4. Hello Muhammet, The issue here is that your input file for Phase2 is missing a reaction path for the y-axis. In the video posted, you can check under the "Y Axis" tab and see that there is nothing set. The Results pane also indicates that there is no reaction path set for your simulation after the run as well. The resulting output file does not enough information to plot a phase diagram in P2plot. Can you double check that you are running the correct file? The video shows your input files contain the .rea extension, which indicates that these are really meant for the React application. In certain cases, you may use a React input file as a starting point (i.e. for setting up the basis constraints) but you should also check that the reaction paths in both x and y axes are set up correctly. For more information on setting up a Phase2 input file, please see the examples in section 7 Using Phase2 in the GWB Reaction Modeling User Guide. Hope this helps, Jia Wang Aqueous Solutions LLC
  5. Hello, I think a good place for you to start is the section working with isotope fractionation in SpecE8. You would need to define the isotope system and then allow the program to calculate the composition of the solvent and dissolved species to honor the fluid's bulk composition assuming isotopic equilibrium. If you require evaporation in your simulation, then you would need to use the React application to simulate reaction path changes. For more information and examples, please take a look at section 7.7 Fractionation of stable isotopes in the GWB Essentials Guide and section 3.9 in the GWB Reaction Modeling Guide. Hope this helps, Jia Wang
  6. Hello Zixuan, Thanks for providing your updated script. By setting up kaolinite as a kinetic mineral with a zero dissolution rate, you have prescribed a surface available for surface complexation for your experiment without precipitation or dissolution of kaolinite to maintain equilibrium with the fluid. Also, the initial method of setting a Al+++/SiO2(aq) activity ratio to a constant value was causing a large amount of dissolved Al and P species to form aqueous complexes that were not considered as a part of the complexation reaction. Here are a few suggestions for you after looking at the paper. If you are using the default thermo.tdat for your run, you would want to double check that the thermodynamic data is consistent. For example, the default dataset doesn't include the reaction for KPO3-- or KH2PO4-. You should also check that the log K data is consistent with those provided in the paper. You will also notice that species not included in the reactions listed in the paper may form because the GWB considers all the reactions possible in the dataset unless it is suppressed. You may find it helpful to either suppress all the species other than the one considered in the paper or can create a new thermo dataset by extracting a subset of the relevant reactions from thermo.tdat. The paper did not provide the activity model used in its modeling with FITEQL. thermo.tdat uses the B-dot activity model, an extended version of the Debye-Huckel equation, to calculate the activity of species. You can find this information in the Headers pane when you open the dataset in TEdit or the activity model line if you open the file in a text editor. If a different activity model was used in the paper, then it may explain some of the differences observed. Other details include whether or not charge balancing was utilized in the original calculation and if so, was the simulation charge balanced with an anion or cation. The GWB uses a molal or mole fraction (for polydentate complexes) standard state in surface complexation reactions. Some programs may use a molar standard state instead, which may result in a small difference when comparing simulation results across software. I would recommend communicating with the corresponding author(s) to see if you are able to obtain more details regarding their model if you would like to improve your results. Hope this helps, Jia Wang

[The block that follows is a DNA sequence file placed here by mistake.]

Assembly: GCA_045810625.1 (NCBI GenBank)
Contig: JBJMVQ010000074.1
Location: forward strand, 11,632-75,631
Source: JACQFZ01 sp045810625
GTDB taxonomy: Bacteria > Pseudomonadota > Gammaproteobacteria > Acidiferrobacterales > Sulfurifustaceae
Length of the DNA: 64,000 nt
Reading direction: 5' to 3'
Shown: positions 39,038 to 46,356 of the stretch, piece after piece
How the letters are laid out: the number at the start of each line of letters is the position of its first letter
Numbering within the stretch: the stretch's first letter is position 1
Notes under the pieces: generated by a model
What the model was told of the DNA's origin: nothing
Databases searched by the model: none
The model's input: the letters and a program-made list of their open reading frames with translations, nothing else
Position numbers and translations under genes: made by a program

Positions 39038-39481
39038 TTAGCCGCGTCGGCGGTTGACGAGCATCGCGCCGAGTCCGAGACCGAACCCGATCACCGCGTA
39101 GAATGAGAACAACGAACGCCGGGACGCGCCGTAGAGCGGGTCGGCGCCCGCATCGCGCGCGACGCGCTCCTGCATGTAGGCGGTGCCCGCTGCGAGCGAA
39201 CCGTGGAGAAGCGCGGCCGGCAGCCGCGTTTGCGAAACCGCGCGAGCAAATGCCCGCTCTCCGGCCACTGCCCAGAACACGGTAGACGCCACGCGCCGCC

7. Hello Zixuan, I think you're pretty close with your script. The software calculates the speciation of your fluid based on the component concentrations prescribed in the basis pane. I noticed that you had set the activity ratio of SiO2(aq)/Al3+ to 1. This is not a particularly robust way of performing these simulations as each component may speciate to different extents. Holding these ratios constant might not be particularly realistic and probably contributed to your convergence issue initially. Since the paper did not provide initial SiO2(aq) and Al3+ concentrations in the fluid, you can try setting a negligible concentration for both and set up Kaolinite as a kinetic mineral with a zero rate constant. This way, you are effectively setting up kaolinite as an inert surface, as it will not dissolve or precipitate with a reaction rate of 0 but available for surface complexation. Hope this helps, Jia Wang